Priest-In-Charge Discernment Process Q&A


What is Bill Bradbury’s status as our priest?  Isn’t there some kind of time limit?

Bill is a “priest-in-charge”, meaning that he joined us specifically for a three-year period of time during which we as a parish decide who we want to call as a full-time priest.  The two distinct differences between a priest-in-charge, which is new to us at All Saints’, and an interim priest, is that the priest-in-charge is with us for a longer (3 years vs. 12 – 18 months) but fixed period of time, and we are allowed to call the priest-in-charge to be our full-time priest, whereas interims cannot be called.  Bill’s three years with us ends March 2015.

I get the impression people like Bill.  Can’t he just stay on?

There’s an important and deliberate process both we and Bill need to go through by the time March 2015 rolls around.  The Vestry has pulled together a Priest-in-Charge Discernment Team that is working on a recommendation to the Vestry, and Bill himself needs to go through his own discernment process, reviewing what he now knows about All Saints’ while considering his professional goals.

Who is on this Discernment Team and what are they doing?

The team consists of Emily Andrews, Kathryn Chamberlain, Darren Collins, Norm Douglas, Debra Forsberg, Matt Hickcox, and Liz Landers, with the wardens (Dave Kuzara and Erik Forsberg) and the Priest-in-Charge (Bill Bradbury) as ex-officio members.  Their primary tasks are to work up a parish profile, develop a Parish Mutual Ministry list, review how we have changed under Rev. Bradbury’s guidance and leadership over the past two years, and then make a recommendation to the Vestry as to whether we feel it is in the best interest of All Saints’ Church to call Bill to be our full-time Rector.

So who exactly makes the decision whether or not to call Bill?

The Vestry, based on the details and recommendation in the Discernment Team’s report as well as what their hearts, as the leaders of our parish, are telling them.

A parish profile?  Mutual Ministries list?  Sounds overly complicated since we have had Bill for two years and know him pretty well.

Both of those tasks are very important, and here’s why:  The last time we looked at ourselves in depth was in 1998 when Rev. David Ferner left us (and we were ultimately joined by Tom Barrington).  That was 16 years ago, and we have changed quite a lot since then.  Although it is sad when a priest leaves a parish, it is also a great opportunity for the church community to take a deep breath and figure out who they are, what their needs are, and where they want to go in the next 3 to 5 years.  So this is our chance to answer these questions about the parish of All Saints’ in 2014.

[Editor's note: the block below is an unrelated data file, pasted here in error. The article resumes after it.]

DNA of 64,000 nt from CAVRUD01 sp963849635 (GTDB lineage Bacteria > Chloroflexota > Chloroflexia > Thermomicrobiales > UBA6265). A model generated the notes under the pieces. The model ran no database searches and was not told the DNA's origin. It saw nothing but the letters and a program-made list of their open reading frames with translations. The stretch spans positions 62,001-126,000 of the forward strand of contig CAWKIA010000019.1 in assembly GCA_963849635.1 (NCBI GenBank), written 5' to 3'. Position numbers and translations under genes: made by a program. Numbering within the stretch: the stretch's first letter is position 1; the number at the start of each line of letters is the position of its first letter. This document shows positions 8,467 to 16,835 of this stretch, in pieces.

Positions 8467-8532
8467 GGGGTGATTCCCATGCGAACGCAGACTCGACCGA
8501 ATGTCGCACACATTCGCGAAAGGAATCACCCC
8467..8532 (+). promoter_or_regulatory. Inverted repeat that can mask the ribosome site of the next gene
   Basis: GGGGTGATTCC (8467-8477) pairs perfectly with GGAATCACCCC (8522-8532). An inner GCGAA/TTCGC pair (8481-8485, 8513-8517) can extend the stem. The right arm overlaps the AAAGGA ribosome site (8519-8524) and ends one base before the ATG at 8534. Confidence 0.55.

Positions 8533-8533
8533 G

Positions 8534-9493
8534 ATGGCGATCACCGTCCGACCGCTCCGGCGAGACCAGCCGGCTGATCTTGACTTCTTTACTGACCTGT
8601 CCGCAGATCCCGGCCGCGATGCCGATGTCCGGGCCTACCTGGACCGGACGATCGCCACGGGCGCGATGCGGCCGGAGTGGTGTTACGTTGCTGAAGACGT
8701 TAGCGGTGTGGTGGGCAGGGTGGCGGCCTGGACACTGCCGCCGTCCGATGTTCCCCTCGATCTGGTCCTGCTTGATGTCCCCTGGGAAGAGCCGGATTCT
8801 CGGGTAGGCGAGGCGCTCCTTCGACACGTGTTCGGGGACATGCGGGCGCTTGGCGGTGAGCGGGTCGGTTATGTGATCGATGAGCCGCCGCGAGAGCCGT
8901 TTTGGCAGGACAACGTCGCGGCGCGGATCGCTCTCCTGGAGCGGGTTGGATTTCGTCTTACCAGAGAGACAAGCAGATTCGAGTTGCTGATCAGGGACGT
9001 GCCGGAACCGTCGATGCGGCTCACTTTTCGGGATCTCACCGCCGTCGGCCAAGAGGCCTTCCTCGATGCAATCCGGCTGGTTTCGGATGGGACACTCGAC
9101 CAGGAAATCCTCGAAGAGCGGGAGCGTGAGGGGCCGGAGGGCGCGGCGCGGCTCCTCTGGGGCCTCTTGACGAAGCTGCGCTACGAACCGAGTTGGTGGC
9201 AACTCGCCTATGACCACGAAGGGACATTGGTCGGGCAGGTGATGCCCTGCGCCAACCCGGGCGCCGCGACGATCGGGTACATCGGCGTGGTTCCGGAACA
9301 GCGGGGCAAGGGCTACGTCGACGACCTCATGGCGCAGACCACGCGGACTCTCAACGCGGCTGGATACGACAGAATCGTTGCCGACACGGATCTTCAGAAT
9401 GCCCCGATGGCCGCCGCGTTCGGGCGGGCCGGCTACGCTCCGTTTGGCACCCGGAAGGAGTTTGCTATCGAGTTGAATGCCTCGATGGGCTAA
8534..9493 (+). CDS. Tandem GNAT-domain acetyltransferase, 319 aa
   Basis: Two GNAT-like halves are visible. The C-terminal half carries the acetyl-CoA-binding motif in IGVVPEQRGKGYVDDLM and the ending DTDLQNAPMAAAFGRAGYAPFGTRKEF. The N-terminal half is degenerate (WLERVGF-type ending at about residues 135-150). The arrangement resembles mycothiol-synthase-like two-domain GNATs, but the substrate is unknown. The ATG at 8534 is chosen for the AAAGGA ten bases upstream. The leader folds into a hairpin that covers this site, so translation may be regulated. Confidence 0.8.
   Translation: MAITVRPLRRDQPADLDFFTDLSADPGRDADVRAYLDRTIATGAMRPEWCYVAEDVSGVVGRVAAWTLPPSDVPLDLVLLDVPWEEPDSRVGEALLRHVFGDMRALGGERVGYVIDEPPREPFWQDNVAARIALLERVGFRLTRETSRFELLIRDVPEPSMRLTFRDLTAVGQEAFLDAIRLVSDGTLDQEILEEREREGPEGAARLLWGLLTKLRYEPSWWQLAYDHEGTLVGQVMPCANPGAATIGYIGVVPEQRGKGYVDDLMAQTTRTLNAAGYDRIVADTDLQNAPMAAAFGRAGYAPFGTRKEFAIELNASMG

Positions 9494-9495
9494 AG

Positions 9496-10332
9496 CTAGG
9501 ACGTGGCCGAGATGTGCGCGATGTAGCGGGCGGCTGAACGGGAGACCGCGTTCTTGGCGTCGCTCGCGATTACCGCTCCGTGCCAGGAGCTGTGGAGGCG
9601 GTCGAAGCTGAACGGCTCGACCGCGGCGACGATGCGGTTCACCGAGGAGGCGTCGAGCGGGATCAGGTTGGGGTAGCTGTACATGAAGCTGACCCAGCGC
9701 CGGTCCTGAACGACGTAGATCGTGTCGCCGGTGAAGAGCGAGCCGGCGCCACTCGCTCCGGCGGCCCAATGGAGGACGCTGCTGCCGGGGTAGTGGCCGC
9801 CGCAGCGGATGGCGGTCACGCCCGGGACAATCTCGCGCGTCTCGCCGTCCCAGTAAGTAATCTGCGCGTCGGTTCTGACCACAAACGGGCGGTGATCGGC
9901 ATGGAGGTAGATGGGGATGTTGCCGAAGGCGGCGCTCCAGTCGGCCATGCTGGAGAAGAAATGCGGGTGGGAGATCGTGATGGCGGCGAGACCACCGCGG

Can we all somehow be involved?

Yes!  The Discernment Team will be organizing cottage meetings in August and September very much along the lines of the successful cottage meetings held at the same time of year in 2012.  In addition to the fellowship that always comes out these kinds of events, representatives of the Discernment Team will be at each gathering and will lead a discussion akin to a parish survey while taking lots of notes.  Those who cannot join any of the cottage meetings will be given other opportunities to weigh in on the survey questions since we want and need every voice to be heard.

So the parish profile comes out of the surveys presented at the cottage meetings, but what about the Mutual Ministries List?  Where does that fit in?

If the priest officiates at church services, the Altar Guild is in charge of the flowers, and Buildings and Grounds fix the leaks in the roof, it would seem there is no misunderstanding as to what the parish is responsible for and what we expect the Priest to do. Yet in actuality this is a complicated subject, and every church is unique.  Just as we are updating our understanding of who we are and what we want to do in the next 3 – 5 years, we likewise need to re-evaluate our desires and expectations for what ministries and functions and services we want to provide to our parish and community, and which of those ministries/functions/services we prefer to have our priest provide and which we will take on ourselves as lay leaders and members of the All Saints’ community.  The Mutual Ministry List, based on input received in the surveys, will indicate how much we want to be a lay led parish, and where we feel we most need the priest and staff to lead and guide and support us.  So the Mutual Ministry List will, just as much as the Parish Profile, help us decide if the person we have come to know quite well fits with our needs, and it helps Bill assess whether his talents and professional goals are compatible with the parish of All Saints’ Church.

What is the timeline for the discernment process?

Cottage meetings will be held in the August and September timeframe, and in parallel with this the discernment team will be meeting with and soliciting input from commissions and ministry teams.  The parish profile and mutual ministry list will be completed most likely in November, and a complete report that includes a recommendation will be delivered to the Vestry possibly by early December.  The Vestry and Reverend Bradbury then have until March to make their respective decisions, though it would be better if final decisions and agreements can be made in the January or February timeframe.